TOKYO — Japanese Prime Minister Fumio Kishida renewed Japan’s pledge not to go to war in a somber ceremony Monday as his country marked the 77th anniversary of its defeat in World War II, but did not mention Japan’s wartime aggression.
In his first speech as prime minister since taking office in October, Kishida said Japan “will stick to our resolve never to repeat the tragedy of the war”.
Kishida made no mention of Japanese aggression in Asia in the first half of the 20th century or of casualties in the region. The omission set a precedent set by slain former leader Shinzo Abe, who had pushed for the whitewashing of Japan’s war violence.
Kishida focused largely on the damage Japan has suffered on its territory: the US atomic bombs on Hiroshima and Nagasaki, massive incendiary bombs all over Japan and the bloody ground battle on Okinawa. He said the peace and prosperity the country enjoys today is based on the suffering and sacrifice of those who died in the war.
As of 2013, Abe stopped acknowledging Japan’s wartime hostilities or apologizing for his August 15 speeches, scrapping the tradition started in 1995.
Emperor Naruhito reiterated his “deep remorse” for Japan’s acts of war in a nuanced sense in his speech, as did his father, Emperor Emeritus Akihito, who devoted his career to making amends for a war fought in the name of the war emperor, Hirohito. , the grandfather of the current emperor.
About 900 participants observed a minute of silence during the ceremony at the Budokan arena at noon. The crowd had been reduced from about 5,000 before the pandemic, participants were asked to wear masks and no national anthem was sung.
While Kishida did not pray at the Yasukuni shrine on Monday and instead sent a religious ornament, three of his cabinet members – Economic Security Minister Sanae Takaichi and Disaster Reconstruction Minister Kenya Akiba visited earlier Monday and Trade and Industry Minister Yasutoshi Nishimura on Saturday.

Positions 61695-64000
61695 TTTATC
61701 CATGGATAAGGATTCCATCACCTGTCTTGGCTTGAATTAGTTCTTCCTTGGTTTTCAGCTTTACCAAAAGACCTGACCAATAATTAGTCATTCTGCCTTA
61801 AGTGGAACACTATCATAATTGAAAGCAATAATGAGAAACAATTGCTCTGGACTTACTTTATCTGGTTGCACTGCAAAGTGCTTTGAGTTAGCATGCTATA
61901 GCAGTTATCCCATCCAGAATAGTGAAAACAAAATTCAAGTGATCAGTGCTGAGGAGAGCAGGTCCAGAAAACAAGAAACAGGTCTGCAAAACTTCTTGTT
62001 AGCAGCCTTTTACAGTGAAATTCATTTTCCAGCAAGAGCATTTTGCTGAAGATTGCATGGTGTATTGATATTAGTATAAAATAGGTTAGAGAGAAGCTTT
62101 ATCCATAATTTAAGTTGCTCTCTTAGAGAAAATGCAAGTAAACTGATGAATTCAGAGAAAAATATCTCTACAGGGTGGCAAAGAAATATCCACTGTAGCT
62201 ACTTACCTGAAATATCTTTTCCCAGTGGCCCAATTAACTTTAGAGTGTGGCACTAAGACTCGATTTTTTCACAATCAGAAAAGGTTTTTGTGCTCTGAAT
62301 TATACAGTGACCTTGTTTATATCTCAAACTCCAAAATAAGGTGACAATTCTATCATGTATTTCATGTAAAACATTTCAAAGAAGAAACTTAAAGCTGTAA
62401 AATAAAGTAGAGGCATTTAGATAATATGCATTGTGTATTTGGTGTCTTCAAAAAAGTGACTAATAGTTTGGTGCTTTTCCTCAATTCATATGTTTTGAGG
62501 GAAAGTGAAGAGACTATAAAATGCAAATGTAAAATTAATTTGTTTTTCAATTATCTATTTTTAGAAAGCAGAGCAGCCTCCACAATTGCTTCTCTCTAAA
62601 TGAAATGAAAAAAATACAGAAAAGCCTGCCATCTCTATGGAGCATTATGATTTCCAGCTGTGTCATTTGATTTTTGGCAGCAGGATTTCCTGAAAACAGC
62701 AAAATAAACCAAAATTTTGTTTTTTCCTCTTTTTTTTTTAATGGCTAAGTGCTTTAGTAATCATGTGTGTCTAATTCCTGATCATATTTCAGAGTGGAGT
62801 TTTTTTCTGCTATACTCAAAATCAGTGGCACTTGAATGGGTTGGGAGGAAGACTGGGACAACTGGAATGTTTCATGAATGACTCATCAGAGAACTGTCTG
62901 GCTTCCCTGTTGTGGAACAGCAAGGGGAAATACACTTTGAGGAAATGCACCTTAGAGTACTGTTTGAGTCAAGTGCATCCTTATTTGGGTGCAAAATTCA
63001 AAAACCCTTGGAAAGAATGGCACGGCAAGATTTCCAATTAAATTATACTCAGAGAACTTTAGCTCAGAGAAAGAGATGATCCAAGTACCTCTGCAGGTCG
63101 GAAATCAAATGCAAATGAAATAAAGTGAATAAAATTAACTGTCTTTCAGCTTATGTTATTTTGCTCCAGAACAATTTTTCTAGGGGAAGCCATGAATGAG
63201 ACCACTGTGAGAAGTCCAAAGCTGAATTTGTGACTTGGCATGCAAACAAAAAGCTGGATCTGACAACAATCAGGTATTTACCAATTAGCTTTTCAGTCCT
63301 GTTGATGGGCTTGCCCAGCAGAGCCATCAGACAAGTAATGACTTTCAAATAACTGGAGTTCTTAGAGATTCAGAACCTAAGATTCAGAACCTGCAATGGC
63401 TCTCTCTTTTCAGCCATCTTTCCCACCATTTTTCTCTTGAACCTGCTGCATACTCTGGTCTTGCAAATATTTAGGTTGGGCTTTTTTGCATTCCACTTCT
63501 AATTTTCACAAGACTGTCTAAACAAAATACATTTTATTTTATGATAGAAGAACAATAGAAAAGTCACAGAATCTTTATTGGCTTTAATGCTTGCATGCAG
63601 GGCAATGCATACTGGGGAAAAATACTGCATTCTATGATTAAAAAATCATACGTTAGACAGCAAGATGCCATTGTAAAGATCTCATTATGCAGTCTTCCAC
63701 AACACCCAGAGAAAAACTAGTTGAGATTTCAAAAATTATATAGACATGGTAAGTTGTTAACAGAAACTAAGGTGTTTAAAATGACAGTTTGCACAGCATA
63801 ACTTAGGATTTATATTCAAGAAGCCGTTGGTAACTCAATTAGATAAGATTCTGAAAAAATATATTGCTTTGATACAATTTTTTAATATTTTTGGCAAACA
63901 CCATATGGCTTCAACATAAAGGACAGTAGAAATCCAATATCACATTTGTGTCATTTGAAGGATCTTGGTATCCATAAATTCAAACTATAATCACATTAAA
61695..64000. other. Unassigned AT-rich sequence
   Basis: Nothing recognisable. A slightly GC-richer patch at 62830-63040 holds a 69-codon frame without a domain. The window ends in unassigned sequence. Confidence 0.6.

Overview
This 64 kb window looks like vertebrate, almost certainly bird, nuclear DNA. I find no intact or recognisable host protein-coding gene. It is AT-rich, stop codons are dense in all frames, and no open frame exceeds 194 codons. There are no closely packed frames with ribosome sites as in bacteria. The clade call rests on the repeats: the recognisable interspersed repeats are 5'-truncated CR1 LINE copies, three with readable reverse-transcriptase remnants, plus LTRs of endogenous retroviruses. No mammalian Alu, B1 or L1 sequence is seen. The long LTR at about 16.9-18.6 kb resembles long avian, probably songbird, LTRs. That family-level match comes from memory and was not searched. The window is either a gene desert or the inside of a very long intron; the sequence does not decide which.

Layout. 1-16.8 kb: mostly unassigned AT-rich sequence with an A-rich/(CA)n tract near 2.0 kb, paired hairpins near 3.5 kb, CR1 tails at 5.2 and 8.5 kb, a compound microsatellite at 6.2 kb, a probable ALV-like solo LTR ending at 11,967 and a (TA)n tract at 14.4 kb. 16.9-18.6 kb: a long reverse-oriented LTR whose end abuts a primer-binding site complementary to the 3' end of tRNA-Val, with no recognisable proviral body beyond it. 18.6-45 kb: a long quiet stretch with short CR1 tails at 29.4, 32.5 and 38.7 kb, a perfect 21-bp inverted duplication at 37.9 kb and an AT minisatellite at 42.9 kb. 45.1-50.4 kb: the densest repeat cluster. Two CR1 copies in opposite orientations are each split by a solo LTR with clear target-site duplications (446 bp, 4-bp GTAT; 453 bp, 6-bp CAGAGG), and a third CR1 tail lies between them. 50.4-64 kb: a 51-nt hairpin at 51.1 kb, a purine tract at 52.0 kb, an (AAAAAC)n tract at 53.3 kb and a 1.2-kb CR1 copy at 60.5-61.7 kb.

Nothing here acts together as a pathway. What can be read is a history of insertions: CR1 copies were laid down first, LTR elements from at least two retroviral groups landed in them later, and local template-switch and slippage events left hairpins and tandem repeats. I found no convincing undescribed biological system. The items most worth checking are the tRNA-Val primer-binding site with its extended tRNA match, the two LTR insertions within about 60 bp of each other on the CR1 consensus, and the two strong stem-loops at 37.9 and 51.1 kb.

“I have paid respect to the spirits of those who sacrificed their lives for national policies,” Takaichi told reporters, adding that she also prayed that there will be no more war victims in Ukraine.
Cabinet Secretary Hirokazu Matsuno defended their Yasukuni visits, saying, “In any country, it is normal to pay respects to those who have sacrificed their lives for their nation”, but that they decided to pray as “private citizens”.
“There is no change in Japan’s policy to strengthen ties with its neighbors China and South Korea,” Matsuno said.
Victims of Japanese actions in the first half of the 20th century, especially China and the Koreas, see the shrine as a symbol of Japanese militarism as it honors convicted war criminals among approximately 2.5 million war victims.
The visits sparked criticism from China and South Korea.
The South Korean Ministry of Foreign Affairs expressed “deep disappointment and regret” over the Yasukuni visits, which it says embellishes past Japanese invasions. The ministry urged Japanese officials to “look history straight in the eye” and show their “sincere” remorse with action.
China’s Foreign Ministry spokesman Wang Wenbin criticized it Sunday after Nishimura’s visit as “the Japanese government’s wrong stance on historical issues.” Wang also urged Japan to “think deeply” about its war aggression and act responsibly to gain the trust of its Asian neighbors and the wider international community.
AP writer Kim Tong-hyung in Seoul, South Korea, contributed to this report.
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